Bullpens

The one certainty in the Royals bullpen: Greg Holland - Mike DiNovo-USA TODAY Sports

Innings, WAR, Good, Bad and Ugly

Still suffering from a Chiefs' hangover?  Worried about the Jayhawks? Well, how about some bullpen discussion instead?

The acquisition of Danny Valencia last month caused some discussion over just how the Royals' might construct their 25 man roster come April.  It would be nice to carry Valencia, Emilio Bonifacio, Jarrod Dyson, Justin Maxwell and a backup catcher on the roster, but that would obviously require breaking camp with just six relievers.  Being old and remembering a time when teams headed north with NINE (9) total pitchers on the team, it seems like a team ought to be able to make a six man bullpen work.

Times change, however.   After getting 228 innings out of  James Shields and 211 from both Ervin Santana and Jeremy Guthrie in 2013, and still using 461 bullpen innings, it is hard to imagine the somewhat unimaginative Royals even giving a six man pen a chance.   More on this later, let's first take a look at American League bullpens over the last five years.

During that time, the average American League bullpen has thrown 485 innings per season.   The fewest innings thrown were:

Team Innings fWAR
2011 Tampa 391 0.8
2011 Seattle 411.2 0.8
2010 Seattle 419.1 -1.6
2011 LAA 422 0.4
2010 LAA 436 0.8

The most innings thrown were:

Team Innings fWAR
2013 Minn 579.1 5.5
2011 Balt 565.2 2.2
2012 KC 561.1 7.2
2009 Oak 559 8.3
2012 Minn 558 2.1

Excluding the Astros, here are the raw totals, sorted by most innings for all American League teams from 2009 through 2013:

Team Innings fWAR
Orioles 2664 17.2
Twins 2573 13.8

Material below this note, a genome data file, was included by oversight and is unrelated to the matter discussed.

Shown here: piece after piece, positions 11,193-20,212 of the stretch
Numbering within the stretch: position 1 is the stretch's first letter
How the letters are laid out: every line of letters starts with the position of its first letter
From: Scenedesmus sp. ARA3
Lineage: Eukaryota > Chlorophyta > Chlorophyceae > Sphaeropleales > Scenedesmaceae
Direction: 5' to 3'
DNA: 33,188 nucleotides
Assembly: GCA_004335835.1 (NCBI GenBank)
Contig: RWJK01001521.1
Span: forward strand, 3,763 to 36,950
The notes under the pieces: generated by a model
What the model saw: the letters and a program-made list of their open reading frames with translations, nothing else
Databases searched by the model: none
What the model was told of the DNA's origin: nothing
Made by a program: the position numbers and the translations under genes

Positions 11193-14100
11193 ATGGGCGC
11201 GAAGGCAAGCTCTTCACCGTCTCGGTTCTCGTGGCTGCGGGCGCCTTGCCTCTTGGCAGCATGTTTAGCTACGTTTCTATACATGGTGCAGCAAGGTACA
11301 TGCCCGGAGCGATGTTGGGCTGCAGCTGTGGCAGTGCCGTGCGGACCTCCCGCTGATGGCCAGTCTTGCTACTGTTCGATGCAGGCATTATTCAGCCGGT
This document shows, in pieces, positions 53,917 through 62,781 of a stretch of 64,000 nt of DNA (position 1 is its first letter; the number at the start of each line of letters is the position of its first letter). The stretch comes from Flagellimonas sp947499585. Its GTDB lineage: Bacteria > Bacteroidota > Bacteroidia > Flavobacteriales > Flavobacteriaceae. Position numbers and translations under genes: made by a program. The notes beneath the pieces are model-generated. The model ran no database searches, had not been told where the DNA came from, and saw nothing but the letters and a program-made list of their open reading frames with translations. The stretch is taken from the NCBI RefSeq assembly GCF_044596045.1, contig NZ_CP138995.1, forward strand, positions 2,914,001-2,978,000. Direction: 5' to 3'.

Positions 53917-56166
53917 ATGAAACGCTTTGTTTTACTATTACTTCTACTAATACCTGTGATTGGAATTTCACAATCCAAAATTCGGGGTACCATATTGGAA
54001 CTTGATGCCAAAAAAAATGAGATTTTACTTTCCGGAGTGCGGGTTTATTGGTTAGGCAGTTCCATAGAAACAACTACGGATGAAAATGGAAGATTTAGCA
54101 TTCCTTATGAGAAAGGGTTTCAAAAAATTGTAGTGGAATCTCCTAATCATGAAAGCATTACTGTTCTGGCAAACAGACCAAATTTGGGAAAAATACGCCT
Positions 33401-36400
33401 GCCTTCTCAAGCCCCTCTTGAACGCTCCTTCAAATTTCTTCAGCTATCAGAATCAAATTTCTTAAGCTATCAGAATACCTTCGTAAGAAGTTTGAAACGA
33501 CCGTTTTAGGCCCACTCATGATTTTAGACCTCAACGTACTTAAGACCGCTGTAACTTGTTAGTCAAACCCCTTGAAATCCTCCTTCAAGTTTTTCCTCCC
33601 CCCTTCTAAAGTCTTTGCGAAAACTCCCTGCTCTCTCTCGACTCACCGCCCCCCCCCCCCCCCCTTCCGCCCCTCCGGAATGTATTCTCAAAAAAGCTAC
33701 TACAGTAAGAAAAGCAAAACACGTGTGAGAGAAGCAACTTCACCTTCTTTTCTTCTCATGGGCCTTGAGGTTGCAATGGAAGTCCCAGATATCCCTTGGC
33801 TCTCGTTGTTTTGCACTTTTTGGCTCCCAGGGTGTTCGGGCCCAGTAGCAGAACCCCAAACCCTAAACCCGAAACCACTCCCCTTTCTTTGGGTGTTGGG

Blue Jays 2542 15.2
Indians 2539 7.8
Royals 2504 20.2
Athletics 2440 22.1
Red Sox 2425 24.3
Yankees 2384 23.6
Rangers 2384 27
Tigers 2306 15.6
White Sox 2286 26.4
Angels 2283 6.4
Mariners 2280 7.6
Rays 2266 15.7

And finally, your Kansas City Royals over the past five seasons:

Year Team W L SV G GS IP K/9 BB/9 HR/9 BABIP LOB% GB% HR/FB ERA FIP xFIP WAR
2009 Royals 16 26 34 426 0 477 7.83 4.6 1.08 0.309 68.30% 42.80% 10.30% 5.02 4.58 4.56 2.1
2010 Royals 21 27 44 441 0 496.2 6.9 3.68 1.03 0.301 72.20% 42.50% 9.60% 4.46 4.41 4.38 0.6
2011 Royals 26 26 37 420 0 508.1 8.13 4.09 0.97 0.285 76.60% 45.20% 10.50% 3.75 4.07 3.96 3
2012 Royals 25 21 44 500 0 561.1 8.58 3.64 0.71 0.308 77.80% 46.00% 8.50% 3.17 3.52 3.85 7.2
2013 Royals 33 24 52 427 0 461.2 9.57 3.12 0.82 0.275 81.40% 41.60% 9.20% 2.55 3.21 3.38 7.3

This is just something to chew on as you endure the frigidity of this ridiculous Monday morning, don't want to remember the numbers 45-44 and, like me, could give a flying you know what about Kansas basketball.

What we do see here is that six pitchers all throwing 70 innings is still not enough to handle the usual American League workload.   Could a team work the system and run eight or nine pitchers through a six man pen throughout the course of a season?  Yes, they could, but the 'will they' is often lacking.

In the Royals' case, that would mean shuttling Aaron Crow, Tim Collins, Louis Coleman and Kelvin Herrera down to Omaha at various times during the year (check me on this, but I believe those are the four that have options remaining).  Certainly that would be workable, assuming that Luke Hochevar nails down the 8th inning in front of Holland  as I don't see the Royals (or any team, really) swapping out an effective set-up man.

Now, would Dayton Moore option an Aaron Crow to Omaha?  I get the feeling the longer a player is in the majors (like Collins and Crow), the less likely a GM is willing to put him on the shuttle between AAA and the Majors.  That  is a feeling, not analysis, so take it for what it is worth.

Let's also remember that as good as the Royals' rotation was at eating innings last season, the team always had seven pitchers in the pen and sometimes even eight.  Now, as discussed before, that seventh guy was often not used with any regularity, but he was there.

With a rotation that, barring something unexpected, will certainly pitch fewer innings than in 2013, it is hard to imagine Moore and Yost giving a six man pen a go in 2014.  Of course, then it makes the acquisition of an out of option third baseman curious in how one might construct a 25 man roster.

Then again, Dayton Moore has made us curious more than once.

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